Israel has reportedly signed a secret agreement to supply natural gas to energy-starved Lebanon, through Egypt, Jordan and Syria.
Amos Hochstein, the U.S. senior adviser for energy security, brokered the deal signed on Saturday in which Israeli gas may end up in Lebanon, Israeli media reported.
Gas would be pumped from the Leviathan offshore extraction station, 81 miles west of Haifa, and shipped via a pipeline through Egyptian, Jordanian and Syrian territory. However, its construction would take several years to be completed, the report suggested.
The deal was supervised by the United States and Russia, in an effort to provide Lebanon with an alternate solution to its energy crisis that does not come from Iran.
There has been, however, no official acknowledgment of such a deal, neither from the Israeli nor from the Lebanese government.
Moreover, on Sunday morning, reports of an agreement started making the rounds, Lebanon’s Energy Ministry issued an official statement denying the existence of such a pact.
The ministry added that the deal that it had been working on “explicitly states that the gas should come from Egypt, which owns large quantities of it, and consumes within the country itself more than a hundred times what it will secure to Lebanon.”
Col. (ret.) Dr. Jacques Neriah, a Middle East analyst at the Jerusalem Center for Public Affairs and a former foreign policy adviser to Prime Minister Yitzhak Rabin and deputy head of assessment for Military Intelligence, expressed skepticism.
“This deal is very shaky, and I don’t believe it is going to materialize, certainly not in the near future," he said.
“This would perpetuate the idea that Lebanon, by receiving the Israeli gas, would be legitimizing Israel, a thing that it has never done and which is unacceptable to Hezbollah and to other Iranian partners in Lebanon.
“It would constitute a step toward normalization, which is unacceptable in Lebanon because of its current political reality.”
Many ask why Egypt cannot just supply gas to Lebanon from its own production.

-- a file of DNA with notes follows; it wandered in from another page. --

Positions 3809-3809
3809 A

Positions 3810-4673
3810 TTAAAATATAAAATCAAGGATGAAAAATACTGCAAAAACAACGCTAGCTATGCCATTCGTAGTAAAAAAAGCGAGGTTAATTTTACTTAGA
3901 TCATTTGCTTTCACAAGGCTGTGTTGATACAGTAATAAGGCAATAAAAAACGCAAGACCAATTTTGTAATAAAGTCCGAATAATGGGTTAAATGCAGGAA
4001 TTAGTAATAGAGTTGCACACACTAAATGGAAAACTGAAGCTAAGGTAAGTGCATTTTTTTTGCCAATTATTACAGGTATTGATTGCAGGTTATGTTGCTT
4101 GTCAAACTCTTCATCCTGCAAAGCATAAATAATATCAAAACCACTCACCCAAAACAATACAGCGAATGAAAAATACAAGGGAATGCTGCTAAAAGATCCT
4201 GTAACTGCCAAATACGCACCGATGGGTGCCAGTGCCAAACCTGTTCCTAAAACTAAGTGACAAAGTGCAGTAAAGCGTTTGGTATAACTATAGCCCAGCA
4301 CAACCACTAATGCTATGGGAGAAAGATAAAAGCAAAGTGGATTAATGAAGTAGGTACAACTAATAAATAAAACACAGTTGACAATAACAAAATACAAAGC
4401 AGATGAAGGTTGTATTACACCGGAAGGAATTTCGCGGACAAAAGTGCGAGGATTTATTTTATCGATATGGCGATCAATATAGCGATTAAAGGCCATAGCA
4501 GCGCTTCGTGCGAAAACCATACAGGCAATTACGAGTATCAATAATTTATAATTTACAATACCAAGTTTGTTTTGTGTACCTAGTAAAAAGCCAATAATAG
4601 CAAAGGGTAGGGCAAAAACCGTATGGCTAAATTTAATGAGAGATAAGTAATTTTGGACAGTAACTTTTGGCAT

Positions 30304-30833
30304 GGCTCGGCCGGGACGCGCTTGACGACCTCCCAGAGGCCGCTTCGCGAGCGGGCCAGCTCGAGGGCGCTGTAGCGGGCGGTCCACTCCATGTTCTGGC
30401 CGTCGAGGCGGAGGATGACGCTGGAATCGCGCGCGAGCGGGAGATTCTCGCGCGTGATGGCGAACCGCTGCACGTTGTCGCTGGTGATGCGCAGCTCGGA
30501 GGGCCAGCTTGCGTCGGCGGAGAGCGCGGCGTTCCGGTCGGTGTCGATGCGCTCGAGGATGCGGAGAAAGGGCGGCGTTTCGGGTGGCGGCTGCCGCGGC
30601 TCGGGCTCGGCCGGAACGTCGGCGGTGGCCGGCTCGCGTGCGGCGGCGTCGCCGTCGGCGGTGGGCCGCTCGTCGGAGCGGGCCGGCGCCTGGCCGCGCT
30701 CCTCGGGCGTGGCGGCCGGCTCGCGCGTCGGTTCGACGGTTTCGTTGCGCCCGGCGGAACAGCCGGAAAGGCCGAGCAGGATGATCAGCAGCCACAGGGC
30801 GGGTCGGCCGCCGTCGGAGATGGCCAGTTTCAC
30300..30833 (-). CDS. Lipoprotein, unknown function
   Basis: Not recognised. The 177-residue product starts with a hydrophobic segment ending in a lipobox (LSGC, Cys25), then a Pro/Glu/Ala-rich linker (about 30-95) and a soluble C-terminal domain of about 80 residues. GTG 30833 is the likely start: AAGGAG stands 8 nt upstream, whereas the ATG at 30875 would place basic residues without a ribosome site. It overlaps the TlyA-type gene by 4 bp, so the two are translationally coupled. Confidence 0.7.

However, both the Egyptian and Jordanian pipelines are already used to transport gas from Israel’s Leviathan station to both these countries, making it impossible not to involve Israel when trying to supply Lebanon.
Neriah said that most natural gas used in Egypt is supplied by Israel, despite the assertions of Lebanon’s Energy Ministry to the contrary.
Prof. Eyal Zisser, vice rector of Tel Aviv University and a senior research fellow at the university’s Moshe Dayan Center for Middle Eastern and African Studies, said that even if the gas originated from Israel, this would not have to be official “in the sense that once it is in another country, it is not Israel’s anymore.”
Neriah disagrees. “This [the gas coming from Israel] would be something that Lebanon could not deny,” which is why, he reiterated, “I don’t think this is possible because of the political implications inside Lebanon that this would bring.”
Prof. Meir Litvak, a Middle East expert at Tel Aviv University, explained that the Lebanese economy had collapsed and that this, in addition to the lack of fuel and electricity, had left citizens desperate.
On top of it all, Lebanon has been unable to exploit its own offshore natural gas deposits, he explained.
“Hezbollah has been opposing any attempt at arbitration between Lebanon and Israel to determine the maritime border between the two countries. And as long as this doesn’t take place, Lebanon cannot explore for gas in its own territorial waters,” Litvak said. “Hezbollah is undermining Lebanon’s economy.”
Since last September, Iran has been providing Hezbollah with occasional tankers of oil it brings in via Syrian ports. The Lebanese government, however, says the shipments violate Lebanon’s sovereignty, and that they did not receive government approval.
Nevertheless, Iranian oil has been the main energy source entering Lebanon lately. That is why, with the reported deal for Israeli gas, Neriah said, “The U.S. is trying to undermine the Iranian influence in Lebanon.”
Another problematic aspect of the deal is Syria’s participation. The international community and specifically the United States have imposed sanctions on Syria in the last decade. However, Washington has made an exception and agreed to allow the gas to pass through Syrian territory. “The Americans were ready to do that in order to limit Hezbollah’s ability to exploit the crisis,” Zisser explained.
Article written by Debbie Mohnblatt and reprinted with permission from The Media Line